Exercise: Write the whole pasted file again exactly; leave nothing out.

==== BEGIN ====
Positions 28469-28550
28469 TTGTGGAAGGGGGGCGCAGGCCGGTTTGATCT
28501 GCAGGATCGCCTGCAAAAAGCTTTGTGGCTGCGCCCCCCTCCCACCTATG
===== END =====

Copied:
Positions 28469-28550
28469 TTGTGGAAGGGGGGCGCAGGCCGGTTTGATCT
28501 GCAGGATCGCCTGCAAAAAGCTTTGTGGCTGCGCCCCCCTCCCACCTATG